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NEWS STORIES

Gov. Walker focuses on job creation in third State of the State addressSubmitted: 01/15/2013
Story By Lane Kimble


MADISON - You get the impression Governor Walker knows exactly what his priority is in 2013: finding ways to get people back to work.

The Governor delivered his third State of the State speech at the Capitol building Tuesday night.

(NOTE: 10pm video coverage: play attached video via 'Play Video' option near photo. For Rep. Mandy Wright's reaction video, please follow link below full story text)

Last year, Walker faced a somewhat disruptive crowd. We saw several noisy protestors get thrown out during his speech.

That wasn't the case this time around. A mainly supportive group of lawmakers, family, friends and observers greeted Walker in the Assembly chambers.

His overall tone was positive too. The Governor didn't waste much time in getting to his main point, that we need to get aggressive in creating jobs.

He says one big way to do that: pass mining legislation that failed last year.

"Start with the legislation that was approved in the Joint Finance Committee last session," Governor Walker said. "Include some reasonable modifications. Send me a bill to sign into law early this year."

The Governor shook up the status quo this year by using props. He brought miners on stage here to hammer home his point about safe and productive mining.

Later, Travel Wisconsin reps joined him on stage to emphasize the Department of Tourism's role. That's an industry that the Governor noted brings in $16 billion a year and is a big draw for the Northwoods.

"Several years ago the previous governor closed Welcome Centers," Walker said. "As a candidate, I highlighted the importance of the tourism industry and pleged to open these centers. Tonight, I'm happy to report there are now eight Travel Wisconsin Welcome Centers staffed with people that direct visitors to all the attractions across our great state."

Walker also pointed to education reforms and new programs like last summer's online degree program as tools that can help the economy grow.

It's jobs where the governor began and where he ended Tuesday, giving his goal of creating 250,000 of them by the end of his term a personal spin.

"Our focus of creating 250,000 jobs by 2015 is much more than just a campaign promise," Walker said. "Simply put, it's about helping improve the lives of 250,000 more families in Wisconsin."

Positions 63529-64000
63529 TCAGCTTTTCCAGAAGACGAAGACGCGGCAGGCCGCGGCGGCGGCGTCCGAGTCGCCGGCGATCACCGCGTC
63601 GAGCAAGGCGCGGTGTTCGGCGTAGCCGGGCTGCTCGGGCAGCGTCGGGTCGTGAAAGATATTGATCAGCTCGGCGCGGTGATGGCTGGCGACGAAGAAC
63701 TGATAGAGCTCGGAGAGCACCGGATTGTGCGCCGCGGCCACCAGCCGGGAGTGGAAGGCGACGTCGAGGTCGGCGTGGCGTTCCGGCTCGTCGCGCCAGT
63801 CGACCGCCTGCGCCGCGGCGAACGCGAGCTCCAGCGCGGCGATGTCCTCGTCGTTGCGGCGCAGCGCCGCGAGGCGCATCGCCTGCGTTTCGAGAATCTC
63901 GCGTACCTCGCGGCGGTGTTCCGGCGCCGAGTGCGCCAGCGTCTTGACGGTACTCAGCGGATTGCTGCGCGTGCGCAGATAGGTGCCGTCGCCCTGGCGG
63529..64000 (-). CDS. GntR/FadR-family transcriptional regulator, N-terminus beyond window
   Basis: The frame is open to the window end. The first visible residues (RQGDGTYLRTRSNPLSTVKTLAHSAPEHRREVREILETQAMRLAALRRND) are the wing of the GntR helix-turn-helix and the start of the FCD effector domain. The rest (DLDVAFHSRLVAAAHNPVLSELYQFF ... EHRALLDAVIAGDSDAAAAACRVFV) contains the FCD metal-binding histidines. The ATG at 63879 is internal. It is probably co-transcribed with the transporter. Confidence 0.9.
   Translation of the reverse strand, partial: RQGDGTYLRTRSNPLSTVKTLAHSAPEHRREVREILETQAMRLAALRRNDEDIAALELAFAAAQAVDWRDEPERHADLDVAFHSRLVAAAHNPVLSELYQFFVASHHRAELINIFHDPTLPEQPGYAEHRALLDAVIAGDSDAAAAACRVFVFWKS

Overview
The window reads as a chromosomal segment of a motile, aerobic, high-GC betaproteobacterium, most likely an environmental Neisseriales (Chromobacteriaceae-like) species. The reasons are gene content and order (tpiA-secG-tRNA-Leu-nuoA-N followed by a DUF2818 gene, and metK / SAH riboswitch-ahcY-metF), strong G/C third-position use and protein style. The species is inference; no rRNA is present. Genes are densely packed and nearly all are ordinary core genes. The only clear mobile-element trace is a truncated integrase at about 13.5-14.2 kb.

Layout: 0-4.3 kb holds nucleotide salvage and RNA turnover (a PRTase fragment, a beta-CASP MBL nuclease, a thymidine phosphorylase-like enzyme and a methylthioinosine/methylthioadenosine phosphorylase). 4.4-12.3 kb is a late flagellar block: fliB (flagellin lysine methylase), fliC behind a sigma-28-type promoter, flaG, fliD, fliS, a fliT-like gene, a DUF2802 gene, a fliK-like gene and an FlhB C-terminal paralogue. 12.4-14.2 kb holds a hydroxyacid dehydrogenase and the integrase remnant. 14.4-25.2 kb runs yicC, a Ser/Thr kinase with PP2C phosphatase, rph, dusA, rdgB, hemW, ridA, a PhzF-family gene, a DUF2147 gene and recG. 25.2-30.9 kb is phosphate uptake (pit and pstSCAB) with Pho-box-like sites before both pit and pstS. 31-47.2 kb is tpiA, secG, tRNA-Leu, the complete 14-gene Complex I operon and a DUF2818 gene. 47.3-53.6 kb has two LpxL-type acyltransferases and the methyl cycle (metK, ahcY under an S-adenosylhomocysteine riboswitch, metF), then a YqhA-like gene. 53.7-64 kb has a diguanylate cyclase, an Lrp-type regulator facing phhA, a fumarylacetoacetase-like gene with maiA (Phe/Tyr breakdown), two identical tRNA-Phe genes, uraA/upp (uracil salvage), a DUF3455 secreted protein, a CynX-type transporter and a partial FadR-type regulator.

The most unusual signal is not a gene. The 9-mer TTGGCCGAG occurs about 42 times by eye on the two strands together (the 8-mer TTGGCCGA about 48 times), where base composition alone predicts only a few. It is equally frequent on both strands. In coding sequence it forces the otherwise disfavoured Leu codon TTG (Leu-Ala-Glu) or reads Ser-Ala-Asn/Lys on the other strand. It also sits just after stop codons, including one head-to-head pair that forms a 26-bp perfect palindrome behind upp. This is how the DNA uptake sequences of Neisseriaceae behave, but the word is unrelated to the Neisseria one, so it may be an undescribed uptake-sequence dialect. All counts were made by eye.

Walker also touched on his plans to lower income tax rates on all middle class families. He'll give his details on how that will work in his next budget, which comes out next month.

Newswatch 12 had a chance to get a response from Democratic state representative Mandy Wright from Wausau after the Governor's speech. Wright was happy with the tone of the night, but is cautiously optimistic about this session.

"I think it's really important, the tone that's set at the beginning of any gathering, especially something like this where we know we will be together long-term," Wright said. "I think it's really important we found a way to compromise on our first bill.

I'm sure we will have our differences, but I hope we find ways to respectfully disagree and really focus on things we can agree on, again, creating jobs, keeping our education system strong, so that we can more forward and do the work of the people that we were hired to do."

Wright touched on mining too, saying, "If [the Governor] is just going to skim over that and not acknowledge the problems with the bill from last session, I think there will be a lot of problems again," Wright said.

"On the other hand, I do think there really are ways that we can find a compromise so that we make sure the environment is clean for future generations and we have clean water and air and clean land. And that we create good, family-supporting jobs that will be sustainable and help our communities into the future."